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Expression of an NK2 homeodomain gene in the apical ectoderm defines a new territory in the early sea urchin embryo

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http://pubman.mpdl.mpg.de/cone/persons/resource/persons50470

Poustka,  Albert J.
Evolution and Development (Albert Poustka), Dept. of Vertebrate Genomics (Head: Hans Lehrach), Max Planck Institute for Molecular Genetics, Max Planck Society;

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Citation

Takacs, C. M., Amore, G., Oliveri, P., Poustka, A. J., Wang, D., Burke, R. D., et al. (2004). Expression of an NK2 homeodomain gene in the apical ectoderm defines a new territory in the early sea urchin embryo. Developmental Biology, 269(1), 152-164. doi:10.1016/j.ydbio.2004.01.023.


Cite as: http://hdl.handle.net/11858/00-001M-0000-0010-8859-9
Abstract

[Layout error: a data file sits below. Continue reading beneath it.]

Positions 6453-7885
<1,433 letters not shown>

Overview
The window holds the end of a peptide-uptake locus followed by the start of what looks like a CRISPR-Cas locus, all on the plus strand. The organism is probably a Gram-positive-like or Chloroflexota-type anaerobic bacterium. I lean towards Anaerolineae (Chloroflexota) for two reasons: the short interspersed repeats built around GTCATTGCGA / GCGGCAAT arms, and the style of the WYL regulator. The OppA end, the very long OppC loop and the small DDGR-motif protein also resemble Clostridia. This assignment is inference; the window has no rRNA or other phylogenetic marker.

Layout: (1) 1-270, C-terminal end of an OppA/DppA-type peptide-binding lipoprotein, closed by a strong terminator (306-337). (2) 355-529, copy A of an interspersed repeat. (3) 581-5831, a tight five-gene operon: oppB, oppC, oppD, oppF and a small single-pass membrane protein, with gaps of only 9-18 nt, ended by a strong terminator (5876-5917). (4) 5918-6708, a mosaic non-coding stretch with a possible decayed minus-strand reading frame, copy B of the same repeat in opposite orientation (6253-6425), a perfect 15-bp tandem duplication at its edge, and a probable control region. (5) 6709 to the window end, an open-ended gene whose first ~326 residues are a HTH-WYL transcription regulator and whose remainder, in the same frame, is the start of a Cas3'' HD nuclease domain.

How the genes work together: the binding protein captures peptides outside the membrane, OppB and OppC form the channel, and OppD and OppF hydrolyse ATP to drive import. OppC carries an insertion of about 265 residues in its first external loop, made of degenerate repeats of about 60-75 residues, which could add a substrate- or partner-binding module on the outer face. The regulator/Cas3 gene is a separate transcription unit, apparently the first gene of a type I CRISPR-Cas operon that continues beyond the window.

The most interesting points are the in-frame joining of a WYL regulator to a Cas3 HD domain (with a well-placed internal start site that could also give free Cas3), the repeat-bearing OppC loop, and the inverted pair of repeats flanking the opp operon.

We have identified an NK2 family homeodomain transcription factor, SpNK2.1, in the sea urchin Strongylocentrotus purpuratus whose transcripts are initially detected within the apical plate ectoderm of the hatching blastula and are confined to the apical organ at least through 2 weeks of development. Protein localization studies demonstrate that SpNK2.1 is restricted to the apical plate epithelium, but is excluded from the nucleus of serotonergic neurons. The expression profile of SpNK2.1 is dictated via two separate regulatory systems. Initially, SpNK2.1 is restricted to the apical pole domain by small beta, Greek-catenin-dependent processes operating along the animal–vegetal axis, as evidenced by an expansion of SpNK2.1 expression upon cadherin overexpression. Starting at gastrulation, expression in the apical plate is maintained by SpDri, the sea urchin orthologue of dead ringer. Abrogation of SpDri results in the downregulation of SpNK2.1 after gastrulation, but SpDri is not necessary for the initial activation of SpNK2.1. Loss of function experiments using SpNK2.1-specific morpholino antisense oligonucleotides and SpNK2.1 overexpression experiments do not disrupt embryonic development and have no effect upon the development of neuronal components of the apical organ. Nonetheless, SpNK2.1 defines a new early territory of the sea urchin embryo.